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Near the start of play, a reference is made to the strings that the audience can hear, and Tennessee Williams is quite specific in where he wants music to be placed. The director of the production, Jesse Peach, and I decided that a solo violin would be the appropriate medium for the music for his Glass Menagerie.
The music is dominated by one particular theme, which is found in the Prelude. This theme symbolises the unfulfilled or unfulfillable dreams of the cast, and the resignation and quiet desperation that goes hand in hand with these. Other music is present: a theme to represent Amanda, the mother, whose recollections of a more "gentile" time motivate many of her decisions; music from the dance hall and a waltz off the gramophone; and these themes are frequently interwoven.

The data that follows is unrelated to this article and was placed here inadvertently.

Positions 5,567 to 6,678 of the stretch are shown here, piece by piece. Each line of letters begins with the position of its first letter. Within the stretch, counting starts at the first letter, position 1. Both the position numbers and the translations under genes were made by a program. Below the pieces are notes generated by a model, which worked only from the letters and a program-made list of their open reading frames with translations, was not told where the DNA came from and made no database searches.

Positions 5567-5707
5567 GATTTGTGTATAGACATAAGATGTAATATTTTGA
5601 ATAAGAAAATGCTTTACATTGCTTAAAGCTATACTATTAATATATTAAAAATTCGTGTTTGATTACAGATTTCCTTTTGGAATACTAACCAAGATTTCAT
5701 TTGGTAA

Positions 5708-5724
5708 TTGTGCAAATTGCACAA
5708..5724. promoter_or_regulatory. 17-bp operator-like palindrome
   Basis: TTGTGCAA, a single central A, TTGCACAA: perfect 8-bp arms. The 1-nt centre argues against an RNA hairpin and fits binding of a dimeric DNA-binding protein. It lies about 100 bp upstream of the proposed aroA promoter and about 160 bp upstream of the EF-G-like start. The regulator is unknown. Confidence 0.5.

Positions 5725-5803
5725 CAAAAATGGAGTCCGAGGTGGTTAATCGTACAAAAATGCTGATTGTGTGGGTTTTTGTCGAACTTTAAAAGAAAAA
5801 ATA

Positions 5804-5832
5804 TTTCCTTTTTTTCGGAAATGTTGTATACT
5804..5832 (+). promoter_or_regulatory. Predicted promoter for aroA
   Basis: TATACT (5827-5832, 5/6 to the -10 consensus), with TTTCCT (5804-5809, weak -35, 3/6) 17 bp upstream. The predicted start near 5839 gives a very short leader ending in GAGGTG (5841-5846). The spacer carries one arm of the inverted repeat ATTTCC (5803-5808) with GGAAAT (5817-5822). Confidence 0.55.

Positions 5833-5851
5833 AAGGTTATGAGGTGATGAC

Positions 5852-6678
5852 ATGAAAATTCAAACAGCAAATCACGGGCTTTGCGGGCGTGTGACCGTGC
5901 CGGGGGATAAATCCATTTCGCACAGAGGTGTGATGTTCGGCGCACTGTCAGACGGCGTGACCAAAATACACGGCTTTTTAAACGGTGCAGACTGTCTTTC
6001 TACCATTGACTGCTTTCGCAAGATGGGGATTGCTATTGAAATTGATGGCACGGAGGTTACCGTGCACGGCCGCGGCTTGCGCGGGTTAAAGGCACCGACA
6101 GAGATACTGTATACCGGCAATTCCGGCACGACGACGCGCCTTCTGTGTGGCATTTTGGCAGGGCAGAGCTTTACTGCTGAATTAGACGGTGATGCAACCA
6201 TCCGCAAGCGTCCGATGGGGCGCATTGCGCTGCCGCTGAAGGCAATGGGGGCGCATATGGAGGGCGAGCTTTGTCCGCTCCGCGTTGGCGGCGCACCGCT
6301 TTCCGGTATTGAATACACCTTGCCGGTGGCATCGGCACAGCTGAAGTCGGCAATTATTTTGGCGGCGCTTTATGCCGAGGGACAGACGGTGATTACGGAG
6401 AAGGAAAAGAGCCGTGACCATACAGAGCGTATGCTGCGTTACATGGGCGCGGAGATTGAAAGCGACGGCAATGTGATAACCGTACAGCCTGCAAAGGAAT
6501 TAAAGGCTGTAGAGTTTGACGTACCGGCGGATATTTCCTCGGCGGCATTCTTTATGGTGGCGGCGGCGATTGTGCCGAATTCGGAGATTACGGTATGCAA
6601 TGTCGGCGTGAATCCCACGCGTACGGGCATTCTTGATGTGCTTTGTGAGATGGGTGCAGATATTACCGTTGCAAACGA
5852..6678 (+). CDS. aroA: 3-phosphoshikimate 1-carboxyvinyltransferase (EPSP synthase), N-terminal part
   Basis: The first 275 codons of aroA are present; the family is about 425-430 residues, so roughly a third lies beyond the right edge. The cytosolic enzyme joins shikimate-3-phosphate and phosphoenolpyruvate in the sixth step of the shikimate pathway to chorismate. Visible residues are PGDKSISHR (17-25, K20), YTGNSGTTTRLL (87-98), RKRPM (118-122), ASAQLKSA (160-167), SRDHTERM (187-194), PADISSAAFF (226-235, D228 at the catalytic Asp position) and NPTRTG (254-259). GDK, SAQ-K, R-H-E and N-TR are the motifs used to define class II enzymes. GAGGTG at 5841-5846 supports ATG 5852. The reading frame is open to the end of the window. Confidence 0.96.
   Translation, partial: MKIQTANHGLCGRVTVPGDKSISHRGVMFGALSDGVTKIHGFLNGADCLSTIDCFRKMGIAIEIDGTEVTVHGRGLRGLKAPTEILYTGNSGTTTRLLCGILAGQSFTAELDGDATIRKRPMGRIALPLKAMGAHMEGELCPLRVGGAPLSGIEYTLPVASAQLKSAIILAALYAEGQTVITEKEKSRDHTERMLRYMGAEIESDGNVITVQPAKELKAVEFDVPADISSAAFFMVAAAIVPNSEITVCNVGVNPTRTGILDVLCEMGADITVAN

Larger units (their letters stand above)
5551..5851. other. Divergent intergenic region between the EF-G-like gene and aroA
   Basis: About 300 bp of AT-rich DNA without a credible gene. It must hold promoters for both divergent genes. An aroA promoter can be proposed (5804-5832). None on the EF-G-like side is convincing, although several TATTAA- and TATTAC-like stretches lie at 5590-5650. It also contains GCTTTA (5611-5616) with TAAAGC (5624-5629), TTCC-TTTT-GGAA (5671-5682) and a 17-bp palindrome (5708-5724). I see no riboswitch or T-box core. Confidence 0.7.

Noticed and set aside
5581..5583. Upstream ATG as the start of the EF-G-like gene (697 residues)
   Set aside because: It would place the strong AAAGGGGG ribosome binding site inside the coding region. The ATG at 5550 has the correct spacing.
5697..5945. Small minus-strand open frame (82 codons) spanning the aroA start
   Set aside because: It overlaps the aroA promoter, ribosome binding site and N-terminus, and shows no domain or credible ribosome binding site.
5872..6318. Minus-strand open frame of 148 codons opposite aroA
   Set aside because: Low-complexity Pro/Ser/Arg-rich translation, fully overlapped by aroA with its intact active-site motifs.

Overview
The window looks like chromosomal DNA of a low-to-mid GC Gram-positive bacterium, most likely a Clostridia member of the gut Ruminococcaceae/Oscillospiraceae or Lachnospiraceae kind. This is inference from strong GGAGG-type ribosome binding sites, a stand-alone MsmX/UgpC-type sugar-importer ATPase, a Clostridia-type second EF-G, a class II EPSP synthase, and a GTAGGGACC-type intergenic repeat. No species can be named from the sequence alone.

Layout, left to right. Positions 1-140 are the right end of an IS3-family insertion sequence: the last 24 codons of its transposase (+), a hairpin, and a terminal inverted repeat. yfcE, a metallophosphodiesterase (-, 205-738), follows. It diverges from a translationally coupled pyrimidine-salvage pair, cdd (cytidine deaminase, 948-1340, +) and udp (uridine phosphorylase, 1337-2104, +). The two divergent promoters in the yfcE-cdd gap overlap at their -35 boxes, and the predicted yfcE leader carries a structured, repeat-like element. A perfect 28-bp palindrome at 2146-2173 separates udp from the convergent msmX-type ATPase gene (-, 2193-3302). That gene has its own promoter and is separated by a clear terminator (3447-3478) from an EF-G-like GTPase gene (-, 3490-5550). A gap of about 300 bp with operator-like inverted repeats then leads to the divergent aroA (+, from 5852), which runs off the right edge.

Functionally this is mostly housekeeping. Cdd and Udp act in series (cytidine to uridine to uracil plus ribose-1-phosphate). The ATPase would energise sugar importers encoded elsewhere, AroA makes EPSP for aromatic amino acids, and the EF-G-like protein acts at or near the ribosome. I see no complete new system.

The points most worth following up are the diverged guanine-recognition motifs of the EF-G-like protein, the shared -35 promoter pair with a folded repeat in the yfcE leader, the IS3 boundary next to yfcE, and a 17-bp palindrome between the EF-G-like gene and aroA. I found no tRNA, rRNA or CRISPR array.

For practical purposes, numbers are often written longer than needed (eg. the waltz) as their endings need to coincide with stage action, sometimes abruptly. The forms are generally very simple, and I have felt that simple forms and material were best in combination with the drama.
Commissioned by Peach Theatre Company
In 26 "numbers". Numbers may have to be cut or added depending on the production.